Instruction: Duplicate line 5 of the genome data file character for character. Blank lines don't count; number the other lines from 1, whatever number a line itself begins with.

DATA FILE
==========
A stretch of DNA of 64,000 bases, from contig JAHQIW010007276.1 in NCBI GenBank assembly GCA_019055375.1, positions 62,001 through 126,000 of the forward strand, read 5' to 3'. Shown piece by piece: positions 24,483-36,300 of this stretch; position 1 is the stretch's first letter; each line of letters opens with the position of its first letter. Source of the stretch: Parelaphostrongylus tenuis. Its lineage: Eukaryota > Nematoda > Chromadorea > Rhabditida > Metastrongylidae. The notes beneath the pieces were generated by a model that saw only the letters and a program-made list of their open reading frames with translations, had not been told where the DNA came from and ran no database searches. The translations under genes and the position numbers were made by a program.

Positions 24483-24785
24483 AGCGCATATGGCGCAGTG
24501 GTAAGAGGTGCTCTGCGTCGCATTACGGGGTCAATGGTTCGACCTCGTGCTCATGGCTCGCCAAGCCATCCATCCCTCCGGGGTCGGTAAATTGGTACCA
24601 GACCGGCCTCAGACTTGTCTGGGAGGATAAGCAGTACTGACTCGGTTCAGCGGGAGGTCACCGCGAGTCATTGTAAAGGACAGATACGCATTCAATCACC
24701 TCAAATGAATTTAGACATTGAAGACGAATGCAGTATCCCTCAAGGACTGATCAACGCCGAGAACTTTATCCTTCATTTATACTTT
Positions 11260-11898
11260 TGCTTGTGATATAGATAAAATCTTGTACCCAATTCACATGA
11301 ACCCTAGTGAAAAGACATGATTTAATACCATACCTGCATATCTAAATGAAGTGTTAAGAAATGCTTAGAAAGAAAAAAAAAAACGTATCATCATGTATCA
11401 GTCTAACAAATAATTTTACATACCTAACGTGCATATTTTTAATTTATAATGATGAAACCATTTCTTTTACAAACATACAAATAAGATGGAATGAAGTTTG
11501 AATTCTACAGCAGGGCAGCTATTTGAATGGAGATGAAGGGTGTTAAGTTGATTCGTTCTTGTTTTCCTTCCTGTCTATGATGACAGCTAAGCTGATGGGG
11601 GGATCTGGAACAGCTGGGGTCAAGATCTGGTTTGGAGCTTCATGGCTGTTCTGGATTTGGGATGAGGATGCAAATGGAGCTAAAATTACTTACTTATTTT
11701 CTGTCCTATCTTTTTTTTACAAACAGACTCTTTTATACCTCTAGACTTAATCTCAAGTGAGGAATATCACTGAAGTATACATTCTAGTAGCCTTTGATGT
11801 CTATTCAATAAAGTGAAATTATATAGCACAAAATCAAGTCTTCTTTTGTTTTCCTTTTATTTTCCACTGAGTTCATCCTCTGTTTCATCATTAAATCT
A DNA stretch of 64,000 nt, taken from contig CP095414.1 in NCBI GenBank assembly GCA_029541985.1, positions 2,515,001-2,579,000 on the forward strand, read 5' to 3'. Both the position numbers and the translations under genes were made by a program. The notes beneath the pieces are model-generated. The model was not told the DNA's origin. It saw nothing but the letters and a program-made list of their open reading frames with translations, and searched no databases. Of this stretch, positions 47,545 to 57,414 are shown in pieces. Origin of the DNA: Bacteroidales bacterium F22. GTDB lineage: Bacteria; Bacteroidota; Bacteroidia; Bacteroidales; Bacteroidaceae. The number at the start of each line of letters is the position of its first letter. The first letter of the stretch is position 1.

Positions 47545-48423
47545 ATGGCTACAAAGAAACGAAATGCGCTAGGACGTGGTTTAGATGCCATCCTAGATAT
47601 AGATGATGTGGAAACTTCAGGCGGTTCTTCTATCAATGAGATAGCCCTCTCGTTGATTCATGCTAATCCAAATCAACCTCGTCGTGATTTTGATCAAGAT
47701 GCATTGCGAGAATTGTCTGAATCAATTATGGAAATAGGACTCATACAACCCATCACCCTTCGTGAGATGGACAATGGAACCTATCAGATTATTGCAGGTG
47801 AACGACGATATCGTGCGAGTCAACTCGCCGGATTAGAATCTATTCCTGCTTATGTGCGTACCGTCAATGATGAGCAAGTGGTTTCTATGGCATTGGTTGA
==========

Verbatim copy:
24601 GACCGGCCTCAGACTTGTCTGGGAGGATAAGCAGTACTGACTCGGTTCAGCGGGAGGTCACCGCGAGTCATTGTAAAGGACAGATACGCATTCAATCACC